It was our day to mix with the buffalo! ERV's first stop of the day was Maxwell Wildlife Refuge, 6 miles north of Canton on 27th Avenue, then 1 1/4 miles west on Pueblo.

We were in the bed of a pickup truck and when the buffalo weren't bumping into it, we snapped pictures. It's a rush to have 300 buffalo running towards you (for the feed truck) and to then be surrounded by the awesome and shaggy beasts!

When the initial rush is over, most of the herd calm down. Somewhat. Grazing ensues. Babies stick close to Moms.

To have your turn with the state animal, call 620.628.4455 to make a reservation for a tram ride. You'll learn interesting facts about buffalo, the prairie, and the story of this amazing place that started in 1951. Maxwell Wildlife Refuge is one of the 8 Wonders of Kansas Geography.

Betty, on the right, along with some other volunteers has joined Owen and Della in making the tram rides and other events possible. Owen and Della have been doing this dating back to 1993. Cliff Peterson is the KDWP manager of Maxwell Wildlife Refuge. Additional guides help make it all work.

One of my favorite places at the Refuge is the observation tower! It's just a short distance west of the visitor center. The beautiful Smoky Hills valley is a picturesque sight from this vantage point. Sometime the buffalo herd will be visible.

McPherson State Fishing Lake is just another mile down the road. It's a beautiful, small fishing lake, complete with hking trails. And, there is a KDWP cabin you can rent!

Back in town, miniature buffalo mark street corners. You can reach out and touch these -- or even get on one for a picture.

The water towers were part of a prank that dates back to the early 1960s. Kids crawled to the top and painted Hot. The city decided to embrace the idea so they painted Cold on top of the other one! The city was wise to leave them labeled making them one of only two cities in the state with "hot" and "cold" water towers. Pratt is the other town that attracts attention for this bit of fun.

Soda N' Suds, 116 S. Main, has an operating soda fountain thus making it part of the 8 Wonders of Kansas Customs group entry (38 soda fountains in the state). The food is also a feature in this small cafe. Come early on Thursday. It's pan-fried chicken day and they only make 50 plates. You'll want one!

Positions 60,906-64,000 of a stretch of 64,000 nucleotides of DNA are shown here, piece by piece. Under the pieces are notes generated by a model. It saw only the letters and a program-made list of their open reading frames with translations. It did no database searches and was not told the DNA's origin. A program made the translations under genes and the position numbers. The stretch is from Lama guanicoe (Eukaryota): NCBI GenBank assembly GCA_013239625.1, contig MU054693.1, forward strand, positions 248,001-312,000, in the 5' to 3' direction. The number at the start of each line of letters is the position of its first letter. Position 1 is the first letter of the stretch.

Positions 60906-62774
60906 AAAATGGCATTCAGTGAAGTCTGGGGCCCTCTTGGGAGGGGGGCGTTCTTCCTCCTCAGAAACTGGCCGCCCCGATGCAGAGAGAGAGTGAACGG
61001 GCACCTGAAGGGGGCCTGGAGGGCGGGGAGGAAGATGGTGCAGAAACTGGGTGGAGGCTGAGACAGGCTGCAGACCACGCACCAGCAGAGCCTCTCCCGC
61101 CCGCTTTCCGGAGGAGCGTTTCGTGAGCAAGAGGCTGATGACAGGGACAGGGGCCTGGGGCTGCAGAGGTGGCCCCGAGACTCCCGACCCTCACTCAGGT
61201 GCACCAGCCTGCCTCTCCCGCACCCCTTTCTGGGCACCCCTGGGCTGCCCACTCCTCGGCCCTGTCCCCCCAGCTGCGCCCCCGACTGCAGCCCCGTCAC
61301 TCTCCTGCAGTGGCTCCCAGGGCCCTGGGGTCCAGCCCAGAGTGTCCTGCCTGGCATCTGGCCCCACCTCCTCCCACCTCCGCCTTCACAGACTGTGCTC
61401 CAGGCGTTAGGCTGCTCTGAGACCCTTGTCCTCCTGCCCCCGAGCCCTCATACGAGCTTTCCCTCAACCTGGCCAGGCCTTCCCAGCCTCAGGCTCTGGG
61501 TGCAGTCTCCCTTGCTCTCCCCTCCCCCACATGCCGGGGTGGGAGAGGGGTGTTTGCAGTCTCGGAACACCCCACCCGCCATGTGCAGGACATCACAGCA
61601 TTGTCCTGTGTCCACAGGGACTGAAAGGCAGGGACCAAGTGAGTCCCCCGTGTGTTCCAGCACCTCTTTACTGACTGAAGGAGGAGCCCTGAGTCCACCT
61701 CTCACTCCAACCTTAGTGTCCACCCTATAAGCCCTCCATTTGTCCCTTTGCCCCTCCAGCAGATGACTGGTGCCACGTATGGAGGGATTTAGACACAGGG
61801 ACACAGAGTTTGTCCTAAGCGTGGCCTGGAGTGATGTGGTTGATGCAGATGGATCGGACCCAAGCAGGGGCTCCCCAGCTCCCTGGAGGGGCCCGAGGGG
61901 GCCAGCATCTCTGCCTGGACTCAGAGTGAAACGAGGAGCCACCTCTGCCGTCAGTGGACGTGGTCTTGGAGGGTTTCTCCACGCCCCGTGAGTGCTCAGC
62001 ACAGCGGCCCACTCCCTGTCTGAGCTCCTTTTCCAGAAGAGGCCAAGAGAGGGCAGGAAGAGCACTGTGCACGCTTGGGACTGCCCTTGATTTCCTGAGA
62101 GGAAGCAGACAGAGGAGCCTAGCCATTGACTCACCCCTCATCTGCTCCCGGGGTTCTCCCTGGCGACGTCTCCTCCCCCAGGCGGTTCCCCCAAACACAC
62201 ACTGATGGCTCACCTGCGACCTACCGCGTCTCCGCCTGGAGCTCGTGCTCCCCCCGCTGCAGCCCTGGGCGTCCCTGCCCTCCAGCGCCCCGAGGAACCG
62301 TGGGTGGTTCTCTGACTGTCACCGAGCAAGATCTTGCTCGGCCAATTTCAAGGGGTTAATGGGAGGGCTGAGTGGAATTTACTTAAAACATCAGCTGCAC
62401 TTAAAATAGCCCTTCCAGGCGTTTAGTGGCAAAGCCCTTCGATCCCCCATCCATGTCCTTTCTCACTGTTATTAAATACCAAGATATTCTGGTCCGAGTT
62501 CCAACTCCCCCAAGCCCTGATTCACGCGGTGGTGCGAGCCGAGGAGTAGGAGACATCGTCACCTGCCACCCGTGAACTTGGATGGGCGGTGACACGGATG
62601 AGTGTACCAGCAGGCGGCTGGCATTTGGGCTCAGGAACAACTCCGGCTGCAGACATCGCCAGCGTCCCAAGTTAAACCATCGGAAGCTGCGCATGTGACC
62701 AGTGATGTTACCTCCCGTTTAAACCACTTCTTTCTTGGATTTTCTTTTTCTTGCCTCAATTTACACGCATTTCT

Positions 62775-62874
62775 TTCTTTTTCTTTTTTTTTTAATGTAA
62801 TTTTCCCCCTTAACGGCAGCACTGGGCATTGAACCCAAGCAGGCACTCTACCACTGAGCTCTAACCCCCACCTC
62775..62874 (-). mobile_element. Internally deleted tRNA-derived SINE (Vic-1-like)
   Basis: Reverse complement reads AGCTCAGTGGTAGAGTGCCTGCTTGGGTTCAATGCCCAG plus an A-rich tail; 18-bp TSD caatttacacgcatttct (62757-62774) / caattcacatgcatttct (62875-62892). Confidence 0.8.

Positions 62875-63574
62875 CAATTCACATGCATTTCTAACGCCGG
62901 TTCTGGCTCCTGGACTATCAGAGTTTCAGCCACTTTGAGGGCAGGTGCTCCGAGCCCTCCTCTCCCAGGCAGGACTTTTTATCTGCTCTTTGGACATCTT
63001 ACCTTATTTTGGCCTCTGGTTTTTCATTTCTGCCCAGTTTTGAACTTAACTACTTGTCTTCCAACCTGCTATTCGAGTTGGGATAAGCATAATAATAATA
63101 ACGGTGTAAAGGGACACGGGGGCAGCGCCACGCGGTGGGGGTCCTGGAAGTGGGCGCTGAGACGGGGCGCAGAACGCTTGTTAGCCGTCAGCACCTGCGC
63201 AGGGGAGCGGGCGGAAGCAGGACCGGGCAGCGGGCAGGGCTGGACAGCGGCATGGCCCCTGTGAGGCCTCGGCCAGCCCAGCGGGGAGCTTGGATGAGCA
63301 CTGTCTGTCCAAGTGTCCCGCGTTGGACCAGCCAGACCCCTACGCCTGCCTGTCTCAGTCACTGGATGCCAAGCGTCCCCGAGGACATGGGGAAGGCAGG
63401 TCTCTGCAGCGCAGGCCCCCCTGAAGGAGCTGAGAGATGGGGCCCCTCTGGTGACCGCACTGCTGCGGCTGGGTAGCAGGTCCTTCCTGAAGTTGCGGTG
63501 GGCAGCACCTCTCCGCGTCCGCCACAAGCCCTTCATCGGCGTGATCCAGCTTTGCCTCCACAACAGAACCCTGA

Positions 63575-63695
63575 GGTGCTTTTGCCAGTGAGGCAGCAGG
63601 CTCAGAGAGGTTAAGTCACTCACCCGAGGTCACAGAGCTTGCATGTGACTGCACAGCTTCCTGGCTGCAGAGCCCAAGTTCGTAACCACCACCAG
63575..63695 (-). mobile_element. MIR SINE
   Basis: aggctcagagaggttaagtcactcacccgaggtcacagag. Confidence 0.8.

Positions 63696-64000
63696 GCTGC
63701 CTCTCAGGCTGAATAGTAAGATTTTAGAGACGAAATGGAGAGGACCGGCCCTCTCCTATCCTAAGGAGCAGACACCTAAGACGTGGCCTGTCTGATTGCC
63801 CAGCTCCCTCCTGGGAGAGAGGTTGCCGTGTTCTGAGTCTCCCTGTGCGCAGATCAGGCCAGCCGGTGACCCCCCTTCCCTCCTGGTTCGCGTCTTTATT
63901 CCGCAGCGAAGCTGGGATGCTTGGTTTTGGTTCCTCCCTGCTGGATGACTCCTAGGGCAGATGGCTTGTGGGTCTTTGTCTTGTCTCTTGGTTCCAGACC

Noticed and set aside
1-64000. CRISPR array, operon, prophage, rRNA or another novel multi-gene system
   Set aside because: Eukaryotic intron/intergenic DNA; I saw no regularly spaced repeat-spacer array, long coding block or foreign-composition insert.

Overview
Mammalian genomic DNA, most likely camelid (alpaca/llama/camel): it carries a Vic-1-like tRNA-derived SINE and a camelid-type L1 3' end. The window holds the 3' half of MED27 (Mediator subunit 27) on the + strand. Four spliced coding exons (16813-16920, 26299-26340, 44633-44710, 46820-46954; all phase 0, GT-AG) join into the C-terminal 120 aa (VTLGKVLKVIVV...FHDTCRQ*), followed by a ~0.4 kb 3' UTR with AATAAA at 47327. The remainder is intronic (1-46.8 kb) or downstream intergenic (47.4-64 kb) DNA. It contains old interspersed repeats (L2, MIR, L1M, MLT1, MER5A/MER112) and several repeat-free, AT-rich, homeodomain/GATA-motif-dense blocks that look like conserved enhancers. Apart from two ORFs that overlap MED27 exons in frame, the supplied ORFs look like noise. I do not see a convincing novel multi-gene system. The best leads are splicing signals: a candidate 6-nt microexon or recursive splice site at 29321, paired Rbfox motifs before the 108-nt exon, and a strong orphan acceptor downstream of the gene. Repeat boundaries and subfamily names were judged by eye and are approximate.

Open Monday 11 a.m.-2 p.m.; Tuesday-Friday 11 a.m.-8 p.m.; Saturday 11 a.m.-5 p.m.

The Carnegie Library in Canton (203 N. Main), built in 1921, was the last one built in Kansas.

There are two explorer-y features in the library. One is the basement bathrooms. You take three steps up to get to where you're going! Look at the bottom of the door pictured on the right. See the little door? That's where you return your books when the library is closed!

Three Sisters Victorian Tea Room and Treasures Gift Boutique, 105 N. Main, is full of decor and fineries. The shop is open Tuesday-Saturday 10 a.m.-4 p.m. To experience the tea room with your group, contact Cheryl at 620.628.4484 to plan a special outing.

With donations from Bob McMurry and many others, Canton can be proud of their Stars and Stripes Military Museum. If Cheryl is your guide, you'll learn lots of information and personal stories. Even the Bibles are issued in camouflage!

When you're ready to head out of town, hit the 56-mle Prairie Trail Scenic Byway from Canton to Mushroom Rock State Park in Ellsworth County! It's so much fun to find the explorer-y attractions in our small communities.

Canton, you've got some good ones!

Written by Marci Penner.  We're going to every town in the state to research for a guidebook.  We want to share some information with you now!  This is a project of the Kansas Sampler Foundation.